The mechanism that causes inflation is generally classified into three types: demand-pull, cost-push, and builtin inflation. These classifications are ultimately based on the fundamental economic concepts of supply and demand. Demand-Pull Inflation. Demand-pull inflation occurs when demand for goods or services increases but supply remains constant. When people make more money, the corresponding increase in purchasing power enables them to buy more than they could previously. Inevitably, prices are “pulled up” because demand for goods and services increases more rapidly than the capability of companies to produce them. Cost-Push Inflation. Cost-push inflation is the outcome of the relatively limited supply of goods or services, possibly caused by various natural disasters and/or man-made events, but demand for such remains the same. Hence, companies are hindered from producing sufficiently to keep up with consumer demand, thereby resulting in prices being “pushed up.” Built-in Inflation. Built-in inflation refers to people’s expectation that present inflation rates will continue in the future. The possible result of such an expectation is the demand for higher wages to maintain a certain standard of living, which, in turn, causes higher costs of goods and services.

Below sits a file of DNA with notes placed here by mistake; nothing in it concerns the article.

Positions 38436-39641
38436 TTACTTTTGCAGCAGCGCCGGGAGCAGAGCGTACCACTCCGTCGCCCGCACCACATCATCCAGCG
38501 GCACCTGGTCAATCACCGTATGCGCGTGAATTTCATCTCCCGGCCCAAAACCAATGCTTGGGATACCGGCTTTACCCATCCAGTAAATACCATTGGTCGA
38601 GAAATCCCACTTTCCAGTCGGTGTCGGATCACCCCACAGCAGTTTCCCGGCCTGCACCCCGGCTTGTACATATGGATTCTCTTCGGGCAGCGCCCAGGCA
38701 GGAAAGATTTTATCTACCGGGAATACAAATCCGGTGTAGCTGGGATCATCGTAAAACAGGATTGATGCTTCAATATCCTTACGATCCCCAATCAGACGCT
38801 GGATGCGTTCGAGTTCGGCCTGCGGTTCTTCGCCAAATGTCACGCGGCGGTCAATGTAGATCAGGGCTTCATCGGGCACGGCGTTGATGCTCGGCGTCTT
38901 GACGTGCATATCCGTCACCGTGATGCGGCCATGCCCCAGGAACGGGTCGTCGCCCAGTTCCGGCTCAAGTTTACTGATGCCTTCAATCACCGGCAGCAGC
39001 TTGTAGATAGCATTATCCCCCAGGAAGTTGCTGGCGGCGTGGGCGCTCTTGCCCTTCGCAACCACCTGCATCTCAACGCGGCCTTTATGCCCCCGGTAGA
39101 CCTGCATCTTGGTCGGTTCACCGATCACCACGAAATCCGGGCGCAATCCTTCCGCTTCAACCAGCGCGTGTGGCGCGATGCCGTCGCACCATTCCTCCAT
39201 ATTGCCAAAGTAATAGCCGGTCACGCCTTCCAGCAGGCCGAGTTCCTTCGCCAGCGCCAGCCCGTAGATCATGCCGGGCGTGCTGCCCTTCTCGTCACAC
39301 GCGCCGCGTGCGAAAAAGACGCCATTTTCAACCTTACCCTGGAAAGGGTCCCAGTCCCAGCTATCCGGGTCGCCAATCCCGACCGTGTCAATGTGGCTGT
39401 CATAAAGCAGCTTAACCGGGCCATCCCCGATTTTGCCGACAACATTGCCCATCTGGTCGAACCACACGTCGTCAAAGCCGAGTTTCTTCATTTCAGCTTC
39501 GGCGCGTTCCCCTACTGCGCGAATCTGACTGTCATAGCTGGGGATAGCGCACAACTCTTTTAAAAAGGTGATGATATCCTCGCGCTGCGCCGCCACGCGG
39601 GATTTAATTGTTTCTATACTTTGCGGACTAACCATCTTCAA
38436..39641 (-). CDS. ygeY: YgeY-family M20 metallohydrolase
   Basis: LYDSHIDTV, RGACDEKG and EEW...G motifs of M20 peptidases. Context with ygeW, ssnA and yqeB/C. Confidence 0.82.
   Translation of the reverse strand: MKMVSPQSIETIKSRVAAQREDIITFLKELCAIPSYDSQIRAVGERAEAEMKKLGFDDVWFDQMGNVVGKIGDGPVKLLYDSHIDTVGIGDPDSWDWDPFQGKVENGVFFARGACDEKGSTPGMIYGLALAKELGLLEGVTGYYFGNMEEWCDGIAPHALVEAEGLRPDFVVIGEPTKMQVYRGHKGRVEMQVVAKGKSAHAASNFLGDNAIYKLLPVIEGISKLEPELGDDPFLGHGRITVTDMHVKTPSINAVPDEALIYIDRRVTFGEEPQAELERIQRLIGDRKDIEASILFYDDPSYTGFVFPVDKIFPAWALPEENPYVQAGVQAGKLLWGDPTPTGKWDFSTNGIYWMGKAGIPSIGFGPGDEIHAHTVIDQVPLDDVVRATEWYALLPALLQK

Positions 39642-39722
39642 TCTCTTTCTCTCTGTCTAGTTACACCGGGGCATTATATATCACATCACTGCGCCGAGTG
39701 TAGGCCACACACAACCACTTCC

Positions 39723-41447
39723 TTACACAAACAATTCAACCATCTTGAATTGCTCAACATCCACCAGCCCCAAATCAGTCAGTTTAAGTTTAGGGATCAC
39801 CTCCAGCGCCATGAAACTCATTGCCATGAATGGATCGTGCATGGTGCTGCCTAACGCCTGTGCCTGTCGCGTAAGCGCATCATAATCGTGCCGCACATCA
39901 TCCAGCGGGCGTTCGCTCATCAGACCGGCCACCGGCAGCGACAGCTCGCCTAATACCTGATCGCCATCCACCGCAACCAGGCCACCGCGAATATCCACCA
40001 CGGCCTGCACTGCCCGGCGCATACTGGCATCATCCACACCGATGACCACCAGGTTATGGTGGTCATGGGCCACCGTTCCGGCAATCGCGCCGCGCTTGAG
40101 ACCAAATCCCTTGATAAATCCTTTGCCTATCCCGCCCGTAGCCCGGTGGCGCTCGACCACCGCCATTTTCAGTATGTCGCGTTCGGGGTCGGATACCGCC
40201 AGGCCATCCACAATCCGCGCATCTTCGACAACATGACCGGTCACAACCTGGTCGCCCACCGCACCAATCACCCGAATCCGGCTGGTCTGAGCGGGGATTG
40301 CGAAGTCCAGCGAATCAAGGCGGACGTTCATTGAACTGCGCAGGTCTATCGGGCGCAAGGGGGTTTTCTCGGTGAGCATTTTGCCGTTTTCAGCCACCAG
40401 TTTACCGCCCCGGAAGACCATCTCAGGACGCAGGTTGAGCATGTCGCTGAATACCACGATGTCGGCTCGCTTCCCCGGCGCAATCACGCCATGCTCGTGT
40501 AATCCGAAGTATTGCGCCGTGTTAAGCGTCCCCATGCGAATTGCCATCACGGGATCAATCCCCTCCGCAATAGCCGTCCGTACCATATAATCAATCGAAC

CURRENT INFLATION IN THE PHILIPPINES: ‘WE’RE NOT THAT HIGH’ President Ferdinand R. Marcos, Jr. recently commented that “We’re not that high,” referring to the country’s 6.1 percent inflation rate for June 2022, as reported by the Philippine Statistics Authority (PSA). Or are we? On July 5, 2022, the PSA reported that the 6.1 percent inflation rate in June was higher than those in May 2022 (5.4 percent) and June 2021 (3.7 percent), and the highest since the recorded 6.9 percent and 6.1 percent in October and November 2018, respectively. June 2022 inflation rate for the National Capital Region (NCR) also increased to 5.6 percent from 4.7 percent in May and 2.6 percent in June 2021. Areas outside NCR likewise had a similar general increase in the inflation rate (6.3 percent from 5.5 percent and 4.0 percent in May 2022 and June 2021, respectively). The PSA report indicated that the higher inflation rate in June was primarily driven by higher annual growth rates in the prices of food and non-alcoholic beverages (6.0 percent), transportation costs (17.1 percent), alcoholic beverages and tobacco (7.8 percent), and housing, water, electricity, and gas and other fuels (6.6 percent), among others. Note that economists also expect that the continuing conflict between the Russian Federation and Ukraine will cause the global prices of petroleum products and wheat to remain elevated in the near term, thereby affecting the prices of goods and services dependent or based on these commodities. Meanwhile, aggravating the situation was the announcement of National Statistician Dennis Mapa that the purchasing power of the Philippine peso (Php) has declined. That is, Php1.00 in 2018 is worth just Php0.87 in June 2022.